That means smokers do not have to prove that cigarettes are harmful every single time they bring suit. It is already a given, the court stated, much to the tobacco industry’s dismay.

In federal cases, tobacco lawyers have appealed arguing these court instructions are unfair. They await a ruling on 4,400 federal cases, part of those 9,000-plus to be tried in Florida alone. But in Florida state courts, the state Supreme Court’s instructions are helping to generate verdicts at a breakneck pace.

What plaintiff lawyers have to prove in such cases is that the smoker (who may or may not be alive) was addicted and smoked a particular brand of cigarette.

In many cases, the verdicts are coming in with the juries assigning a percentage of responsibility to the smoker and the tobacco companies. Cigarette lawyers point to these split verdicts as evidence that these Florida cases are not clear-cut signs that the tobacco industry is losing.

Even so, that’s still left plenty for tobacco companies to pay.

First, of course, every plaintiff victory will be appealed by the tobacco lawyers.

Murray Garnick, a senior vice president at Altria, the parent of Philip Morris USA (which makes Marlboros), has been the de facto spokesman for the tobacco companies in much of this litigation. “Our fundamental case,” Garnick told Virginia’s Richmond Times Dispatch last month, “is that we’re selling a legal product that has risks that are well understood by the consuming public and that people should have the right to decide for themselves.”

And Garnick repeatedly has indicated the tobacco industry has no intention of settling these tobacco lawsuits – even if appeals courts uphold the growing volume of verdicts against it.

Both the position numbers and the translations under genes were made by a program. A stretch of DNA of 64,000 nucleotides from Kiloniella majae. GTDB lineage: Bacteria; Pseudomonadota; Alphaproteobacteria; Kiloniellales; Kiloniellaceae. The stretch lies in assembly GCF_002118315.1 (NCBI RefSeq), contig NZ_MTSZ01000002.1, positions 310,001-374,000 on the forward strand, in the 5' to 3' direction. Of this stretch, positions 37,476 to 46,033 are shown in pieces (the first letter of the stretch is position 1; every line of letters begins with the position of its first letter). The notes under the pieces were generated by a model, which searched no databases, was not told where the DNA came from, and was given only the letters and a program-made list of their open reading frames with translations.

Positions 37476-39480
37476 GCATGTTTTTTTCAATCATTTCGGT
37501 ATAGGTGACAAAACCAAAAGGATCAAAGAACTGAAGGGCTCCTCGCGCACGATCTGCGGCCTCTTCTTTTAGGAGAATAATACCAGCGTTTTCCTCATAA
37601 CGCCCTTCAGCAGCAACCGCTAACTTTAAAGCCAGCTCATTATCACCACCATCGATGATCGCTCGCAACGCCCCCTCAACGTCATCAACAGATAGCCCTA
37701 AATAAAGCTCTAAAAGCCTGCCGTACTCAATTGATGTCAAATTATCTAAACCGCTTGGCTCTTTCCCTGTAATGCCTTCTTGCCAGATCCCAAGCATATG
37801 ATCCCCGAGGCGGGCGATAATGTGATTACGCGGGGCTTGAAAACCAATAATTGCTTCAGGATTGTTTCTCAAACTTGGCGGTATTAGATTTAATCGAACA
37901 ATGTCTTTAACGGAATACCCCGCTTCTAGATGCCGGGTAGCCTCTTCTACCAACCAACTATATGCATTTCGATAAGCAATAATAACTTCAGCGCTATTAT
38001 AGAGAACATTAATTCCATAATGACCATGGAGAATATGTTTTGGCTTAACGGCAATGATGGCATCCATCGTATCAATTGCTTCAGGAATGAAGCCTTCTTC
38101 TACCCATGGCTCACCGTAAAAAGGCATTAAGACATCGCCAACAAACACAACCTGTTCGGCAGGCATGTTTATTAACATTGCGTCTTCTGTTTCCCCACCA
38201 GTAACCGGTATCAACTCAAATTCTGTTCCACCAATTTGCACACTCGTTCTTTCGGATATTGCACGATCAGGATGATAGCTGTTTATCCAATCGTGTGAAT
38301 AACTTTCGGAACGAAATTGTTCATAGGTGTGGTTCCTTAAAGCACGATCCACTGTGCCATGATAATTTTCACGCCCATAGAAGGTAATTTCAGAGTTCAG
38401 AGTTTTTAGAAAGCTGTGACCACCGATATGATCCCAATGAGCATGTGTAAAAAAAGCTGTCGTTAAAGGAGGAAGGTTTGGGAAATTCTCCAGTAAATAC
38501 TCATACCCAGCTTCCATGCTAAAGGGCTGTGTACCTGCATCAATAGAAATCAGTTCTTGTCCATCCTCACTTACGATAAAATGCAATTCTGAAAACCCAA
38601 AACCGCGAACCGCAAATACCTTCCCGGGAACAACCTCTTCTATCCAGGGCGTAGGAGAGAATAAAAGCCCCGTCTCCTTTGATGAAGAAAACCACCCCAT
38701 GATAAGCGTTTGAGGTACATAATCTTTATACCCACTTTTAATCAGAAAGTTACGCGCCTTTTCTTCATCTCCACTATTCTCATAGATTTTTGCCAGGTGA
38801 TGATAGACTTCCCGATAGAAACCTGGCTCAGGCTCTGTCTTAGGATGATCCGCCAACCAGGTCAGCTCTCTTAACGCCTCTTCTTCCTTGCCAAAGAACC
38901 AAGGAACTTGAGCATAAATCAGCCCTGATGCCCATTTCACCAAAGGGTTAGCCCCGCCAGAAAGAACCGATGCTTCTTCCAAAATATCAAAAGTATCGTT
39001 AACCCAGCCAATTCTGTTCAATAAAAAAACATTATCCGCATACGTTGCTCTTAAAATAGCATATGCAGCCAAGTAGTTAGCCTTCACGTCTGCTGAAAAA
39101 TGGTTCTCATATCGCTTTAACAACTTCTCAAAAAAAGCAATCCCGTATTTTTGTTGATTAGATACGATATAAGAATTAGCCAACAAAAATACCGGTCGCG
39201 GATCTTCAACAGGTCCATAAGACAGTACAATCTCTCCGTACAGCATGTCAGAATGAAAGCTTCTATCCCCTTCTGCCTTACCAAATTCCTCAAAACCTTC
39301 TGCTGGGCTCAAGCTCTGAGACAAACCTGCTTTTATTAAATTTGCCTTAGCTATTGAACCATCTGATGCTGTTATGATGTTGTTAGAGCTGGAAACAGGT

Does tobacco have pockets deep enough to handle 9,000 more cases in Florida alone? Can the price of cigarettes simply increase over and over enough to cover such industry costs?

Let’s see what happens when those big bills start to come due.

Written by Robert Trigaux

Ferrari bar code axed in puff of smoke

Ferrari?s Fernando Alonso during Qualifying at the Bahrain International Circuit in Sakhir, BahrainLast updated: May 7, 2010

Source: Times Online

Ferrari erased the bar code from their racing cars last night under pressure from British medical experts who accused the team of using the symbol as a “smokescreen for cigarette advertising”.

The most successful team in Formula One acted quickly and dramatically to revelations in The Times a week ago that pressure was growing for a government inquiry into whether Ferrari’s famous livery broke laws on tobacco advertising, while their relationship, said to be worth $1 billion (about £670 million), with Philip Morris, the maker of Marlboro cigarettes, was held up to intense scrutiny.

Ferrari reacted angrily to the report with Luca di Montezemolo, the team’s president, describing the accusations as ridiculous. But the twin Ferrari cars that will be wheeled out today for practice for the Spanish Grand Prix in Barcelona will not be adorned with the usual black-and-white bar code symbol. Instead, there will be an empty red space with a white border.

The team motorhome, their trucks and uniforms are still emblazoned with the bar code, but it seems to be only a matter of time before they go, too, as Ferrari buckles under criticism from leading figures in the British medical profession who are concerned that the team were engaged in subliminal advertising.

A Ferrari statement said last night: “Together with Philip Morris International we have decided to modify the livery of the cars, starting with the Spanish Grand Prix. The decision was taken in order to remove all speculation concerning the so-called bar code, which was never intended to be a reference to a tobacco brand.”